Parish of Northmaven

A historical perspective, drawn from the Ordnance Gazetteer of Scotland: A Survey of Scottish Topography, Statistical, Biographical and Historical, edited by Francis H. Groome and originally published in parts by Thomas C. Jack, Grange Publishing Works, Edinburgh between 1882 and 1885.

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1791-99: Northmaving
1834-45: Northmaving

Northmaven, a parish of Shetland, comprehending the northernmost part of Mainland, with a number of neighbouring islets, and containing Hollswick village, on the W side of Ura Firth, 17 miles NNW of Voe, and 36 NNW of Lerwick, under which it has a post office. In shape resembling an isosceles triangle with north-north-eastward apex, it is connected at its southern corner with the rest of Mainland by an isthmus only 100 yards wide; and even this is nearly all submerged by spring tides. Its utmost length, from N by E to S by W, is 17 miles; its utmost breadth is 11 miles; and its land area is 76½ square miles, or 49, 037 acres. The principal islets are Nibon, Uyea, and Lamba; and most of them afford good pasture, but all are uninhabited. The Mainland district, except at the isthmus connecting it with Delting parish, is completely surrounded by the sea. Deeply indented by Ura Firth, Ronas Voe, Burra Voe, Colla Firth, Gluss Voe, and other bays or voes, it has nearly everywhere a bold and rock-bound coast, so engirdled by skerries, towering islets, and fantastically-outlined rocks as at all times, but especially in a storm, to present grandly picturesque and romantic scenery. Portions of the W coast, in particular, consist of stupendous crags, rising rapidly to a height of 300 and 500 feet above sea-level, and seeming to have been rather rent by storm and billow than torn by volcano or upheaved by earthquake. Islets or other objects of still more remarkable appearance bear the names of Drongs, Scraada, Doreholm, Ossa-Skerry, and Maiden-Skerry. Fethaland Point in the extreme N, and Esha Ness in the extreme SW, are the principal headlands; and the former terminates a small peninsula, enclosed by a stone fence. Numerous fresh-water Lakes of no great size are scattered over the moors, whose general surface is hilly, broken, and rough, attaining 389 feet at the Skiurds, 567 near White Grunafirth, and 1475 at precipitous Ronas Hill-the highest summit in Shetland. The rocks, from Ronas Voe to Ura Firth, are chiefly Old Red sandstone and limestone, of coarse description; elsewhere they include granite, syenite, gneiss, syenitic greenstone, diallage, and porphyry. Chromate of iron occurs in places, but not of the best quality; and agates and garnets are found. The soil in some spots along the coast is light and sandy, in others is loamy or clayey; and over most of the interior is moss immediately incumbent on solid rock. Almost everywhere it is very thin. The arable lands are chiefly scattered pendicles around the bays or elsewhere near the shore, and probably-not more than one-tenth of the entire area is under cultivation. The crofters, indeed, pay more attention to fishing than to agriculture. The chief antiquities are a chain of rude watch-towers, remains of Picts' houses, and ruins of two pre-Reformation churches at Ollaberry and North Roe. Four proprietors hold each an annual value of more, and 2 of less, than £100. Northmaven is in the presbytery of Olnafirth and the synod of Shetland; the living is worth £233. The parish church, at Hillswick, was built in 1733, and, as reseated in 1825, contains 600 sittings. Other places of worship are an Established gregational chapel at Sullam (1828; 160 sittings), and a Wesleyan chapel at North Roe (1828; 208 sittings). Five public schools-North Roe, Ollaberry, Sullam, Tangwick, and Urafirth, with respective accommodation for 80, 72, 45, 60, and 60 children, had (1883) an average attendance of 48, 42, 19, 41, and 37, and grants of £51, 16s., £48, 9s., £28, 8s., £34, 16s., and £47, 12s. 6d. Valuation (1860) £1715, (1884) £2352, 12s. 9d. Pop. (1801) 2045, (1831) 2386, (1861) 2585, (1871) 2602, (1881) 2269.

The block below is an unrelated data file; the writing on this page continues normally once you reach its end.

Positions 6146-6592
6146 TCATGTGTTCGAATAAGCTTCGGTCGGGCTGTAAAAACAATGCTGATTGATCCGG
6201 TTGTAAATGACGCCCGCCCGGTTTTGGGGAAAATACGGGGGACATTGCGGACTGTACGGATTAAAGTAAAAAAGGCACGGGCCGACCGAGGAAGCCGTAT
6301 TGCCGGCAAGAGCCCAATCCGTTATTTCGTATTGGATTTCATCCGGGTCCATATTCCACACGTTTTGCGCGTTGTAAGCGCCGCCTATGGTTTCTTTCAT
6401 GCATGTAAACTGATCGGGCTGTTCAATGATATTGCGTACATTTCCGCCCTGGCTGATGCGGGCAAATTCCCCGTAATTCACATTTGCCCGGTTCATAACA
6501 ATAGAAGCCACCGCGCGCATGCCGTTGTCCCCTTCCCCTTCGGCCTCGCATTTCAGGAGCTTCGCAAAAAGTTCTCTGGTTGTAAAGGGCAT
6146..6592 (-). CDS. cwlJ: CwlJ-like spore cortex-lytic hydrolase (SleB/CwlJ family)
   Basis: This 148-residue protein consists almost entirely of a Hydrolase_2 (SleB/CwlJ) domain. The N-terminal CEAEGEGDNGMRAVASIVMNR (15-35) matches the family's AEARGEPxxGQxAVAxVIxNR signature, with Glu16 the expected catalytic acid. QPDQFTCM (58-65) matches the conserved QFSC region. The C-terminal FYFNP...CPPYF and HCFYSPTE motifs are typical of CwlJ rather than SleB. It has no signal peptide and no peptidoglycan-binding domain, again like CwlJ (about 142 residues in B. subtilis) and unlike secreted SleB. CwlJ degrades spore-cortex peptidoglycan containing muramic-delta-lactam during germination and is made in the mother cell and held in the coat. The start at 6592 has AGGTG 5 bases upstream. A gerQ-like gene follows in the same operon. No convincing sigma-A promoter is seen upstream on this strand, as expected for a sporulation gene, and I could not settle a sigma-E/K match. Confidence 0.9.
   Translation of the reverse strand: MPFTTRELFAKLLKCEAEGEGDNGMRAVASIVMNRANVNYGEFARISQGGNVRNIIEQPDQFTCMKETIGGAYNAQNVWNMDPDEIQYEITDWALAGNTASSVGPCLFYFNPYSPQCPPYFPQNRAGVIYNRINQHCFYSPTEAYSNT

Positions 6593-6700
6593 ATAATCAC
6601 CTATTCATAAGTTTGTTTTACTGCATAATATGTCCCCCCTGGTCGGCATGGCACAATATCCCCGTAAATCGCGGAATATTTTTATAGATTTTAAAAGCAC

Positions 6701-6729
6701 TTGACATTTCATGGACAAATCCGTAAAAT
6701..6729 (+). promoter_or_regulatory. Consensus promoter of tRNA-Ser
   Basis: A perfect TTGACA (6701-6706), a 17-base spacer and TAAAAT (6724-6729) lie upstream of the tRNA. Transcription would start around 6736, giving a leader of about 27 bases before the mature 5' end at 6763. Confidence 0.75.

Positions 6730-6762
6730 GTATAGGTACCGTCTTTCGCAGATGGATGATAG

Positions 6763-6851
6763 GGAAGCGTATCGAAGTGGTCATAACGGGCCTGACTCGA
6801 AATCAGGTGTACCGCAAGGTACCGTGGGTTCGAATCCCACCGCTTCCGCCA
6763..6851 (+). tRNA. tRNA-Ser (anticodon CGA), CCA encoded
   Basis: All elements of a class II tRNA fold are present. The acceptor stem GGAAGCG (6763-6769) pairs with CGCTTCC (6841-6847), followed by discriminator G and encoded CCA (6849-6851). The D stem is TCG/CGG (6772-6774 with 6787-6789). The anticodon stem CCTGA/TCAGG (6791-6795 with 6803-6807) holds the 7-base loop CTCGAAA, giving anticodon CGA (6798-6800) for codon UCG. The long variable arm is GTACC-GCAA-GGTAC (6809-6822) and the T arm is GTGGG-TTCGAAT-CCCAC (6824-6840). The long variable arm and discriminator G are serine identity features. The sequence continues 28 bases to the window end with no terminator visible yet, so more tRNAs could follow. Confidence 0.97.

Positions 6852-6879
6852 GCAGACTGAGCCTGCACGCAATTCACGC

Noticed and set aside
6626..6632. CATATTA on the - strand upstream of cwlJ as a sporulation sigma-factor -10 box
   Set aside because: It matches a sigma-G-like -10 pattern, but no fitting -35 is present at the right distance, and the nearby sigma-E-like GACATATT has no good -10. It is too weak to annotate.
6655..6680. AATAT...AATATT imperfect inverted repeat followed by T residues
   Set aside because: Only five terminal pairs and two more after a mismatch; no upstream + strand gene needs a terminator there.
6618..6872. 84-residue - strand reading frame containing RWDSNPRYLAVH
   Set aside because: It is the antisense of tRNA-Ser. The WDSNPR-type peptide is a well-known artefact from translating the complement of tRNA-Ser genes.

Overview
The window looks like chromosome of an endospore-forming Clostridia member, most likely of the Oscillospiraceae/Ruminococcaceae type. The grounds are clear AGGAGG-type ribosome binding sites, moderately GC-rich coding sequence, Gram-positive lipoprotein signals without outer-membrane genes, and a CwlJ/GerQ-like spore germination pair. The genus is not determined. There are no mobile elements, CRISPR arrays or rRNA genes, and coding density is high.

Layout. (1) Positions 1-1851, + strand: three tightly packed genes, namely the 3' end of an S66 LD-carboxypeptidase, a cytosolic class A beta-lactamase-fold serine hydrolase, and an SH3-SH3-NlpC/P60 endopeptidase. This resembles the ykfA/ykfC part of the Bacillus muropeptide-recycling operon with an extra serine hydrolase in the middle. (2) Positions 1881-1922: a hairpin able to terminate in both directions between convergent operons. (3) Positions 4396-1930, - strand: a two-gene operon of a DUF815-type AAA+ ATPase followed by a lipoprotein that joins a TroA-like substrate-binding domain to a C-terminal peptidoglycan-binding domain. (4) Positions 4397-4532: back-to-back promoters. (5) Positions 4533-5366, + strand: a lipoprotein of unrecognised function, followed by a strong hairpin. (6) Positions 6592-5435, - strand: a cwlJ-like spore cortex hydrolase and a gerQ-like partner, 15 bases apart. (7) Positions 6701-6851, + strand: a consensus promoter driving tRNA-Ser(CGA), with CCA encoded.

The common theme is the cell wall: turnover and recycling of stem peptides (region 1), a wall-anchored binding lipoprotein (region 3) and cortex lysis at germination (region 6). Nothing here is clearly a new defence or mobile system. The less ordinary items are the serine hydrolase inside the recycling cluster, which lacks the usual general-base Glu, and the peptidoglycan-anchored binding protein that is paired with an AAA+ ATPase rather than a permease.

An accompanying 19th C. Ordnance Survey map is available, or use the map tab to the right of this page.

Note: This text has been made available using a process of scanning and optical character recognition. Despite manual checking, some typographical errors may remain. Please remember this description dates from the 1880s; names may have changed, administrative divisions will certainly be different and there are known to be occasional errors of fact in the original text, which we have not corrected because we wish to maintain its integrity. This information is provided subject to our standard disclaimer

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